Despite his power, the Duke’s judgements are, however, highly questionable. He seems to question Angelo’s ability to command even by his decision to remain in Vienna to observe him. Does the Duke set Angelo up in the expectation of his fall from grace? Perhaps the character can be excused this, as there could have been no play without Angelo’s sudden elevation to power. However, the Duke seems deliberately cruel to Claudio, manipulating him and crushing his hope in scene one. Claudio’s crimes, as Pompey was at pains to point out, is singularly undeserving of his fate. It could be argued that the Duke is merely trying to make Claudio accept his wrongdoing, and so find salvation. This alternative interpretation does, however, rather hinge on the assumption that the Duke is acting purely out of good principles, and that itself has not been determined. Perhaps Claudio’s anticipation of his death is its own punishment. The audience is here presented with a supposed good man, the Duke, acting badly. This questions the Duke’s own authority; coupled with Lucio’s own alternative interpretation of the character as a drunken fool who has himself dabbled in sin, and the Duke’s name seems well and truly sullied. However, Claudio is not present on stage for most of the time, and when he is he seems pitiable but powerfully wronged by Angelo, not the Duke. The Duke himself is much more at the focus of an audience’s attention, and it is possible that Shakespeare meant his treatment of Claudio not to be an issue.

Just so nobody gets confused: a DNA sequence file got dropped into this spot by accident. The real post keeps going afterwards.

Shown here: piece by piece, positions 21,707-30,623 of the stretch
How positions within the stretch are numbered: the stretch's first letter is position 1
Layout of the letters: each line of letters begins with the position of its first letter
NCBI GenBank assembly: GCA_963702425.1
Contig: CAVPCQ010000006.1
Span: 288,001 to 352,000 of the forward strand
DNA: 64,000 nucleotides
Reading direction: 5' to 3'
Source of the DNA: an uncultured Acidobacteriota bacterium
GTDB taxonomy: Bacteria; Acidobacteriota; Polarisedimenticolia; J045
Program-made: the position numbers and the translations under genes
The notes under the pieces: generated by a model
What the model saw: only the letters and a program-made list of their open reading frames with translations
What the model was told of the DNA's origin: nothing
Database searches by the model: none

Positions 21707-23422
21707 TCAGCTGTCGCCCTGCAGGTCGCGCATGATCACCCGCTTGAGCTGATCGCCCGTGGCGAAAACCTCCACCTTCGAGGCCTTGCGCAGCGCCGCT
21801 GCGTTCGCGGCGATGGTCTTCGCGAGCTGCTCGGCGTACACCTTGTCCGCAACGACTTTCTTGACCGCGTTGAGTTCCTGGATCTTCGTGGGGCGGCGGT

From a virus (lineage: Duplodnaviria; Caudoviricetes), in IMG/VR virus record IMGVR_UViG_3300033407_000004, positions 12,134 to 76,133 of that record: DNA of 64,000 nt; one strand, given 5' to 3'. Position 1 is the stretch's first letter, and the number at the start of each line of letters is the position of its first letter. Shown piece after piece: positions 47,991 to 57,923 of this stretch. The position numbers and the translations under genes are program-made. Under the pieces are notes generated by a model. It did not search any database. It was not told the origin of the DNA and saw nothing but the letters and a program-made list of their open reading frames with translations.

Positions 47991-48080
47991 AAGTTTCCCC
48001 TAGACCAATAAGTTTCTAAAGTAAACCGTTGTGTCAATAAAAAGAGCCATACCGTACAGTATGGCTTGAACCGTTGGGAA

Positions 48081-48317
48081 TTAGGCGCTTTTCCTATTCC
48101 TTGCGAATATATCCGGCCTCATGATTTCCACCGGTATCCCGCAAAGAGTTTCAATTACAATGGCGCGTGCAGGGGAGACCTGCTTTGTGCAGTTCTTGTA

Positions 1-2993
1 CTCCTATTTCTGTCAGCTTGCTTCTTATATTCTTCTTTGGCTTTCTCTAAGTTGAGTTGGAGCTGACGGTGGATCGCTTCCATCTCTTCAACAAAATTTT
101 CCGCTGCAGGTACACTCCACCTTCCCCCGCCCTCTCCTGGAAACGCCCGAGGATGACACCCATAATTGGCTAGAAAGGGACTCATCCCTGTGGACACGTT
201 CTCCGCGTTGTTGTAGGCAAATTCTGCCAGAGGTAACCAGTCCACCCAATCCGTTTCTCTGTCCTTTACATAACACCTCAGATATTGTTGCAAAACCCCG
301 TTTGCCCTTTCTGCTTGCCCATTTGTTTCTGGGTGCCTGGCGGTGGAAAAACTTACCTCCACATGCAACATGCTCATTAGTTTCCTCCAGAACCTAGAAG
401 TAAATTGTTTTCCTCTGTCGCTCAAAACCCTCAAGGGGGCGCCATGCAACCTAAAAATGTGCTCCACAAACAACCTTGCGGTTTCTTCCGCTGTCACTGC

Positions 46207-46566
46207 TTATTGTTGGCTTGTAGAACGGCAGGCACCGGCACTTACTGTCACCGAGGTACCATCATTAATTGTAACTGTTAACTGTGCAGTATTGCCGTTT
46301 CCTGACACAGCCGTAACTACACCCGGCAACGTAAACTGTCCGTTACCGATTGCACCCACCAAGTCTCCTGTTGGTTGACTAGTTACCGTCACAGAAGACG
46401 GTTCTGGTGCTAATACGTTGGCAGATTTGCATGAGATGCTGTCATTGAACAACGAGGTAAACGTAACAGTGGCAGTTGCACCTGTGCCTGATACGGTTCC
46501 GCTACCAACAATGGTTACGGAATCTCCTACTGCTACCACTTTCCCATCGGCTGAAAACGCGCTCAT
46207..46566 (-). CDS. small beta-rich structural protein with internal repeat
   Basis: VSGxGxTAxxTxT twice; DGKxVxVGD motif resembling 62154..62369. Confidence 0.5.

It is interesting that the Duke lies to Escalus, declaring himself to be sent by no less than the Pope himself. Even in his deceptions, the Duke has a high opinion of himself. Perhaps he is also arrogant in his shock and horror to hear Lucio’s opinion of himself. The audience is left with a quandary; do they believe Lucio’s gossip, despite having just seen him betray his once-friend, Pompey, with mockery? Or perhaps they believe in the Duke’s untarnished honour and justice. Is the Duke: